Note the phrasing. Using a range (“reasonably decent to high-quality”) and the term “next step” sets the stage for flexible thinking and fair expectations. Every goal contains a finite number of healthy options. In this case, there are at least three:
Graduate school, an entry-level job in a preferred field, or meaningful “see the world” programming.
Now, every student falls along a continuum of career commitment and certainty, which reflects the best-fit option. Thus, while there is no “correct” or “perfect” spot, you do need to introspect enough to know where you fall on this spectrum, or at least have a rank order of preferences.
Be aware of the madadaptive options available to you at the start of the academic year, namely avoidance and externalization (“this issue will figure itself in time” or “I’ll push it off till after I graduate and cram for a job as if it were an exam.”).
Once you select one/multiple healthy options, the next is to engage in committed action.
Whether it is graduate school applications, entry-level job hunting or travel, there is legwork and preparation that must be approached. A balanced mindset is useful – be focused and relaxed.
Behaviorally, this translates into a well-paced routine of bite-size effort. Imagine that this “successful preparation for post-graduate work life” is an extra course that you have to take throughout the year; consider it pass/fail in nature. Schedule in a concrete amount of time every week (e.g. 1 to 2 hours) and start concretizing the tasks (it starts with research and studying and ends with application writing and interview scheduling).
It is advisable to self-impose this extra workload, so that you can adaptively engage in the psychological coping technique that you will be utilizing most of the time – “letting it go.”
That’s right; most of the time, the healthy response to moments of work life worrying will be to “let it go” so that you can engage in more immediate life demands like coursework, and mindful enjoyment of daily collegiate routines.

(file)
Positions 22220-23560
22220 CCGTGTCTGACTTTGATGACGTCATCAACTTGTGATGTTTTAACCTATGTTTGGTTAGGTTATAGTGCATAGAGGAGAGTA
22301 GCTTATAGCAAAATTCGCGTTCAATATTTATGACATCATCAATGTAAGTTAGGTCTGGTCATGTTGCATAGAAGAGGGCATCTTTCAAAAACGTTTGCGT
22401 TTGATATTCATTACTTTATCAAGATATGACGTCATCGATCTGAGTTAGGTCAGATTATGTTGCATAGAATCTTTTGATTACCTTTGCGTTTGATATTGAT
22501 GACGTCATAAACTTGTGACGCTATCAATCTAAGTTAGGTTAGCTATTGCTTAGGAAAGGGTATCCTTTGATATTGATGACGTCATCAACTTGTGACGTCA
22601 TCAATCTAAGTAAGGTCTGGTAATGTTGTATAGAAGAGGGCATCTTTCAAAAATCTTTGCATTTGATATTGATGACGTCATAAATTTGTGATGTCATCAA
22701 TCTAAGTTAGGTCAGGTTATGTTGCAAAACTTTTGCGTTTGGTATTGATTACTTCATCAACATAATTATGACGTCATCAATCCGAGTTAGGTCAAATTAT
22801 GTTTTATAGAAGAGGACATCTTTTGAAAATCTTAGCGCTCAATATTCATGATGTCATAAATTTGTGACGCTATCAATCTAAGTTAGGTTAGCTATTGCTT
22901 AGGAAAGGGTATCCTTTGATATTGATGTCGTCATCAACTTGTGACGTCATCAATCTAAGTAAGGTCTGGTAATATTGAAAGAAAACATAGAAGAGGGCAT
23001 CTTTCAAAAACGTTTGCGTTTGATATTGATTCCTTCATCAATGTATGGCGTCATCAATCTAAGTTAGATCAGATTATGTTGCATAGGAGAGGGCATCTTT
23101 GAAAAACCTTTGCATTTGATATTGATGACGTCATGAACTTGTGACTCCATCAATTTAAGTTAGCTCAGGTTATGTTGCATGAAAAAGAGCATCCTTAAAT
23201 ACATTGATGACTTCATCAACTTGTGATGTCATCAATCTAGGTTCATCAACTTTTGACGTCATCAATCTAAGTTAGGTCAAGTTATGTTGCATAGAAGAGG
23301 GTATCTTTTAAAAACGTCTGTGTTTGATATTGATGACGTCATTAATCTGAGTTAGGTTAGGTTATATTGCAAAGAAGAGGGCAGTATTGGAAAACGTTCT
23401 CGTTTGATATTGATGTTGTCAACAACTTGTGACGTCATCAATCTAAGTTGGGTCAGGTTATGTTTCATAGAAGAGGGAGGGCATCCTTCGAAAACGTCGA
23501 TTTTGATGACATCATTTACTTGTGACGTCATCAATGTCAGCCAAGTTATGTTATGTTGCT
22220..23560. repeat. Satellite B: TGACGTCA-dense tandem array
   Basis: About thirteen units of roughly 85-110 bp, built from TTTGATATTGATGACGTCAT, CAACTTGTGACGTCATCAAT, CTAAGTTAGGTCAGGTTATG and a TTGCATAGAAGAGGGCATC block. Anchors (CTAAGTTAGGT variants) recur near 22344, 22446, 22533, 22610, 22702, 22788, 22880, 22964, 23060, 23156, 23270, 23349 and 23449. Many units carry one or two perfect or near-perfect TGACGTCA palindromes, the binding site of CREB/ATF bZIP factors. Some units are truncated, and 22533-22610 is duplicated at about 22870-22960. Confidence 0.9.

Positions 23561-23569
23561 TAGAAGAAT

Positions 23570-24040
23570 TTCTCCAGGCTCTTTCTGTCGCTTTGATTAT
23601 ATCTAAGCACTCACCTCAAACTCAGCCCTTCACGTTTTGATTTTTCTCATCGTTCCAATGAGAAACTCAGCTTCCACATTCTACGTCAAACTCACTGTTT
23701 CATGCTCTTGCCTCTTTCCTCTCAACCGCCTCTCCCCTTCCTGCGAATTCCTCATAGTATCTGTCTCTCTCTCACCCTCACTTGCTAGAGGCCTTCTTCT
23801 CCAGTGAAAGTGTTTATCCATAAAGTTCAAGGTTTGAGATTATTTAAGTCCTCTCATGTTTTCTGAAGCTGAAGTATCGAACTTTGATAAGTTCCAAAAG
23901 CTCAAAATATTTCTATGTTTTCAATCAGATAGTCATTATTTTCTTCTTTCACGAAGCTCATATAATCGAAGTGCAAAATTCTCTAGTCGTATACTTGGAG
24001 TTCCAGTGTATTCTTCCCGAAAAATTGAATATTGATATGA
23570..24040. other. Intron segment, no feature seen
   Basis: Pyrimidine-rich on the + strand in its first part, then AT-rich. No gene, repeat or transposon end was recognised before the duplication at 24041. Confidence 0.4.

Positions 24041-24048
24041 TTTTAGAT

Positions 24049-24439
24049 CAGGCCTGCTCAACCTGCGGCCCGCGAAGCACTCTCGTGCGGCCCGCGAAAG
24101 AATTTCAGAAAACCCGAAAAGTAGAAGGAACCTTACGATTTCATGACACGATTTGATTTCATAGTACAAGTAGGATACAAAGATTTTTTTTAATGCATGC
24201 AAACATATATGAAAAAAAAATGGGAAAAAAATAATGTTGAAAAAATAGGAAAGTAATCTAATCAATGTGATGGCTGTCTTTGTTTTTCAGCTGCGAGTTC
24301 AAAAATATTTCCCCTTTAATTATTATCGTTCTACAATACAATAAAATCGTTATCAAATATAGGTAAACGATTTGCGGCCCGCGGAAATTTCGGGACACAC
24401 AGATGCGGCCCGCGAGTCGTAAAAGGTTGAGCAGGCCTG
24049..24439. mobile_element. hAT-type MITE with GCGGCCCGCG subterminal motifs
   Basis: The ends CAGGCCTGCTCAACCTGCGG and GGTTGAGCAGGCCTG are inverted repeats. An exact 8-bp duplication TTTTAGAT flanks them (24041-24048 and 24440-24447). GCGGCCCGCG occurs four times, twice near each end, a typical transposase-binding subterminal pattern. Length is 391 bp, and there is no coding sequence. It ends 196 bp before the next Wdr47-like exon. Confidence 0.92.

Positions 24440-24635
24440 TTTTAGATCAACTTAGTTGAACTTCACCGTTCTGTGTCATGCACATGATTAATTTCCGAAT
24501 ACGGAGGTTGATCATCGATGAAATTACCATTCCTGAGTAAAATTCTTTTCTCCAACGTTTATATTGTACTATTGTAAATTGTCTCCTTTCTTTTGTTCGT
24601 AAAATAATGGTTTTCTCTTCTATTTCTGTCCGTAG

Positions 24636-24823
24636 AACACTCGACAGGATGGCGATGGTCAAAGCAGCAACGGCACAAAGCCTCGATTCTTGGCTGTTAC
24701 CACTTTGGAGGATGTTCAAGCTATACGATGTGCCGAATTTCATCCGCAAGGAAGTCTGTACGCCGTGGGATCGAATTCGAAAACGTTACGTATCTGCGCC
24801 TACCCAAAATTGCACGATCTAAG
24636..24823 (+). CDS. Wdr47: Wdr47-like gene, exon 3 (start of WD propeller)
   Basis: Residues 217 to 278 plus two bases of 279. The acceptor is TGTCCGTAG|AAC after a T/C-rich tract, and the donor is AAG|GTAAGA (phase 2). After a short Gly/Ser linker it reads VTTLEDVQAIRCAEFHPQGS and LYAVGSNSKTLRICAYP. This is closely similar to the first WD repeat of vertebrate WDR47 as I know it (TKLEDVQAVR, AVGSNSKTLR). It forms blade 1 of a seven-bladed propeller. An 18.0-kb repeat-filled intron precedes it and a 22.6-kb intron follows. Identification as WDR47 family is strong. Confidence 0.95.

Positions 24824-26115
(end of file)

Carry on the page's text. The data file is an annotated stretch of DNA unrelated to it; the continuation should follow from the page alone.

To genuinely and effectively “let go” of the worriment when it enters your mind, requires that you genuinely be able to fall back on such notions as “I’m tolerating my anxiety and working hard on this issue.
The persistent effort is key to the reduced worry - see the double-edged sword?
The final step is more meta-attitudinal. While it is healthy to be emotionally invested in the outcome, know that your first professional feat is not life-or-death. Further, the anxiety that you will sporadically feel as this topic cycles in and out of your mind is inevitable – you don’t have to like it, but you do have to begrudgingly accept it. And while the angst is not a signal of legitimate danger, it can feel threatening and promote a sense of paralysis. Bear in mind that anxiety is merely a wave of temporary discomfort that, with some awareness and intention, can be channeled into motivation to execute on the aforementioned principles.
Finally, hold some optimistic compassion for yourself. What looms is the beginning, not the end, of an exciting journey. And as you move through the unavoidable discomfort and rejection be gentle and forgiving during your internal commentary. It will help you thick-skin criticism when you are doing the best you can, and tune into and modify your responses when you need to do better.
Dr. Jeremy Clyman earned a master’s and doctorate in clinical psychology (PsyD) from Yeshiva University. He completed three years of doctoral-level clinical externships in neurocognitive assessment, couples and family treatment, and cognitive behavioral for adolescents, adults and older adults.